In the coming years, Europe’s position will become even more critical, because it is absent in new technologies, the auto industry (we were number one) is now China-dependent (will the luxury segment remain?), the other remaining industries are highly energy-intensive but, with the sanctions following the war, have lost their main asset: the low prices and high quality of Russian gas (today they are supplied with embarrassing American gas that costs three or four times more or liquefied gas, partly Qatari and Russian).

Confirmation of Europe’s irreversible decline is shown by the fact that it is now dominant only in the luxury industry and lifestyle activities. Just like in the third century A.D., when Rome declined in military power and state wealth, but life in the Limited Traffic Zones of the ruling classes was highly refined and elegant, if morally corrupt. Exactly the same as today. This is the LTZ scenario of the Europe of the future, into which we have entered, with reckless boldness.

Interesting other numbers on the United States and China.

To circumvent the tariffs imposed by Donald Trump, and enthusiastically confirmed by Joe Biden, Chinese exports to the U.S. dropped by 15 percent from 2017 to 2022, but meanwhile Chinese exports to Southeast Asian countries (Indonesia, Malaysia, Vietnam, Thailand, etc.) exploded. That’s just one stage, then the Chinese product formally changes its shell and comes to Europe and the United States under another name.

The financial wizards of the G7 have not yet realized that these intermediate countries, with such ridiculous games, will become more and more dependent on the Chinese Dragon and the West will increasingly lose the political-economic influence, created over centuries. The same little game presents itself for the countries of the so-called “Global South,” read Africa.

XY’s conclusions, when the bottle of Merlot is finished, and so is the sgroppino, is always the same: “The sanctions and the price cap on oil suggested by our most rarefied elites have been a flop, first of all of a technical-cultural kind. We are ruled by full of diplomas, yet trivially inept individuals, convinced, however, that they are omniscient. Here in Switzerland, Anglo-Saxon super CEOs, to the sound of bonuses and stock options, gobbled up a jewel bank like Credit Suisse. The later we get rid of them, the worse it will be for us.”

2024 Update

Back in October, when Varoufakis’ Technofeudalism was out, I watched a dozen interviews with him. Now YT, this expression of the Cloud non-Capitalism, told me I missed a few ones.

2023-12-20, with “innovation expert” Tom Goodwin for Euronews: Capitalism as we know it is over, so what comes next? | My Wildest Prediction with Varoufakis.

Allow me to say that Tom is a bit retarded, or, more accurately, overconfident when addressing issues he knows nothing about. A crucial explanation on how this isn’t market capitalism anymore is given roughly between 15:30 and 19:00.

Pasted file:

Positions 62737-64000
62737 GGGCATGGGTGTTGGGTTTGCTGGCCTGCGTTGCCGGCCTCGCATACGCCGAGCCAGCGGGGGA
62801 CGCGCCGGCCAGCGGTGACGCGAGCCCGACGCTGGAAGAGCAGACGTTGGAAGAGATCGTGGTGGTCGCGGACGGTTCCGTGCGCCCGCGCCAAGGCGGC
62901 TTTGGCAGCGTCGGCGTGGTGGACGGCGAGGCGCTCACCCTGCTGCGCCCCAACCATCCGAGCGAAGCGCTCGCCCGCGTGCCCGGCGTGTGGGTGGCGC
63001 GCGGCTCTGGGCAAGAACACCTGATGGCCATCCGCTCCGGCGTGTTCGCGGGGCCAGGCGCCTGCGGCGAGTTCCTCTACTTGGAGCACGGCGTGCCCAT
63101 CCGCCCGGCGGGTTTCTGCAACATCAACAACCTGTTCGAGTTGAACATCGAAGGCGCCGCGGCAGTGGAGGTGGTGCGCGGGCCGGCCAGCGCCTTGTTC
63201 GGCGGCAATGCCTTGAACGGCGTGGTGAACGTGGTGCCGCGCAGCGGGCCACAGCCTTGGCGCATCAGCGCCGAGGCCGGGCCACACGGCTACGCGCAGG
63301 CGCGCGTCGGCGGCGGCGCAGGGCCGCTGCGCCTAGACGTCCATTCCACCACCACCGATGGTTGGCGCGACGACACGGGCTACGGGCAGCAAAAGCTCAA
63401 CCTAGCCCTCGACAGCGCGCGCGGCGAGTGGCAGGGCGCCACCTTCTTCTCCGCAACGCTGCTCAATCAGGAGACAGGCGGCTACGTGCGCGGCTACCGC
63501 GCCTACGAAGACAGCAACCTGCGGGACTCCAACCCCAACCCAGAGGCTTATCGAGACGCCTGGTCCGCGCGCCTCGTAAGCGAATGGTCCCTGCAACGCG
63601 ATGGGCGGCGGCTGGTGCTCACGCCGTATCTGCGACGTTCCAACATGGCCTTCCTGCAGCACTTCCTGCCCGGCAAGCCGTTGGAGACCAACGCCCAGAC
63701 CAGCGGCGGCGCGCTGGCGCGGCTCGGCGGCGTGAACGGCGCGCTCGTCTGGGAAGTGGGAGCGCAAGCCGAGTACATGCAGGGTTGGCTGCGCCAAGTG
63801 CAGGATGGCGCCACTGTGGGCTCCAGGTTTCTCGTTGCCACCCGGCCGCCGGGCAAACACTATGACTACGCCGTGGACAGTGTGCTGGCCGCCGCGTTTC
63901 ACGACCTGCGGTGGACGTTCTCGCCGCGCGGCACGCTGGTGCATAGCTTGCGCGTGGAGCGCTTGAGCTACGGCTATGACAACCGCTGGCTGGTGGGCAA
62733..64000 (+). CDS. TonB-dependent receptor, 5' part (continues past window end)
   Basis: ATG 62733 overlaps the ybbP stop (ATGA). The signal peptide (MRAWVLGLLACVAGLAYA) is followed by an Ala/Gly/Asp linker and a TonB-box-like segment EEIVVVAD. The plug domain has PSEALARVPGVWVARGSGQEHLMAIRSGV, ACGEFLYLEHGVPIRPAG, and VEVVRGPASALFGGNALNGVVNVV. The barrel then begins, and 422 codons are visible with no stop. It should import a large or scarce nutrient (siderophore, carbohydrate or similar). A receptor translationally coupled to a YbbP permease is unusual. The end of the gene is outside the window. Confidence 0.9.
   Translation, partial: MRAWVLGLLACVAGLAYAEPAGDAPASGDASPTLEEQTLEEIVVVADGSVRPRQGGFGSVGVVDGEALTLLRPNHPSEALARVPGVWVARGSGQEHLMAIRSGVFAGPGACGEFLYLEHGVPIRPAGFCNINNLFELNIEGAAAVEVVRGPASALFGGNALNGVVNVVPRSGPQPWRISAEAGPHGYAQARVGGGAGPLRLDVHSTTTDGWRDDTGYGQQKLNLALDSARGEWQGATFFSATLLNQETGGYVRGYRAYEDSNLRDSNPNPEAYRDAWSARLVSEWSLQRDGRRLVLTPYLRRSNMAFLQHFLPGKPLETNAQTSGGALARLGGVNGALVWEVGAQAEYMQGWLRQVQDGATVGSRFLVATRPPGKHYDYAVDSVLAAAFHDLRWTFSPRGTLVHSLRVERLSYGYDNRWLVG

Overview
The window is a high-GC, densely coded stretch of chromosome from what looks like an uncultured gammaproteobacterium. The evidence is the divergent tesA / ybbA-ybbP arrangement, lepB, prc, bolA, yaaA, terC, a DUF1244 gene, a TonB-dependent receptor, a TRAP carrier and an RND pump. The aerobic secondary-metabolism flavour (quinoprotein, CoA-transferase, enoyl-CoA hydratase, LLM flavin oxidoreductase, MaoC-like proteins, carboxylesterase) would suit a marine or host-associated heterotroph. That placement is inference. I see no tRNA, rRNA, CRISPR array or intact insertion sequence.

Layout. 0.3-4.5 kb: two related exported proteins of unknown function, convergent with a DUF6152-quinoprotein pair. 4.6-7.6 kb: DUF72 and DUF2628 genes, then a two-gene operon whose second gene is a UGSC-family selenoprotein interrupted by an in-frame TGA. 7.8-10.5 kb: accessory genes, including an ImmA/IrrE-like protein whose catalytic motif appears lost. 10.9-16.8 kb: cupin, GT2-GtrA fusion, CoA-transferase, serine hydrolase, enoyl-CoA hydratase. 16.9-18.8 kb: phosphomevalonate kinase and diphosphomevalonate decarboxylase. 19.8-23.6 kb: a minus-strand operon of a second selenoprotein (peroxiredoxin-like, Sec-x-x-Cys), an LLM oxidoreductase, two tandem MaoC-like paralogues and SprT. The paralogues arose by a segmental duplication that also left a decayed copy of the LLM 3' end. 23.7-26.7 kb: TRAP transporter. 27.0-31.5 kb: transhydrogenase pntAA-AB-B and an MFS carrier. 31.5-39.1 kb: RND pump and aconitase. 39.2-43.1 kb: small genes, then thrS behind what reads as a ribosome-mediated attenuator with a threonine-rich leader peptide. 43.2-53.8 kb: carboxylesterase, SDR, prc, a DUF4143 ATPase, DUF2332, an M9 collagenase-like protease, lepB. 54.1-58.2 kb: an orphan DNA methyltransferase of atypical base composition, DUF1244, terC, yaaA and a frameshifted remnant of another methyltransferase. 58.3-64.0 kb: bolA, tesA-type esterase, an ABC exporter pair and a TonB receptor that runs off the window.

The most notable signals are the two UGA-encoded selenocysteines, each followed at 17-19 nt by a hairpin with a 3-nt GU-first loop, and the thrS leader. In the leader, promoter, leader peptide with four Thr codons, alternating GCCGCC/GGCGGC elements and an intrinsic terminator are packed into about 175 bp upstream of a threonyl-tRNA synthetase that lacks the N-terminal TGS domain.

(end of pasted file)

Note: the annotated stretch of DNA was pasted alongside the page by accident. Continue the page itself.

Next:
2024-02-15: PoliticsJOE: Capitalism is dead and so are we | Yanis Varoufakis interview.

2024-02-07: Adam Conover: Capitalism Has Mutated Into Something Worse with Yanis Varoufakis – Factually! – 247.

I love Yanis, but in the first video he’s eating shit twice: when he talks about climate change and when he says that the Blockchain technology shouldn’t be religiously worshiped or hated. OK, three times: he’s also too optimistic about what the so-called AI (which is not cognitive AI, but generative and hallucinating AI) can do. Blockchain is mostly a way to mindlessly consume energy, and most of its usages are not sensible. Basically, Yanis doesn’t understand technology, and he will never be able to fully understand the real value versus hype of: Blockchain, AI, Quantum Computing, and other gods of the moment. He’s too addicted to technology not to be enchanted by it, and he even admits that!

The second video introduces topics unrelated to the book, but worthwhile.

The third video introduces quite at the beginning the same argument I highlighted in the first video. By showing different products to different people, Amazon is maximizing its own profits, not the profits of the sellers; thus, this is not anymore market capitalism, but a trading place, a Cloud Fief, which profits to the renter, which is Amazon.

2nd 2024 Update

Henry Snow, labor historian and visiting assistant professor at Colby College, sharply criticizes Technofeudalism in the American socialist magazine Jacobin: We’re Still Living Under Capitalism, Not “Techno-Feudalism”:

Varoufakis compares this to the privatization of the internet — the move from the anarchic era of personal home pages and forums to the sterile holdings of Facebook. This comparison is apt — but presents a logical problem for his argument.

For internet privatization to instead produce a new feudalism, cloud capital would have to be structurally distinct from ordinary capital.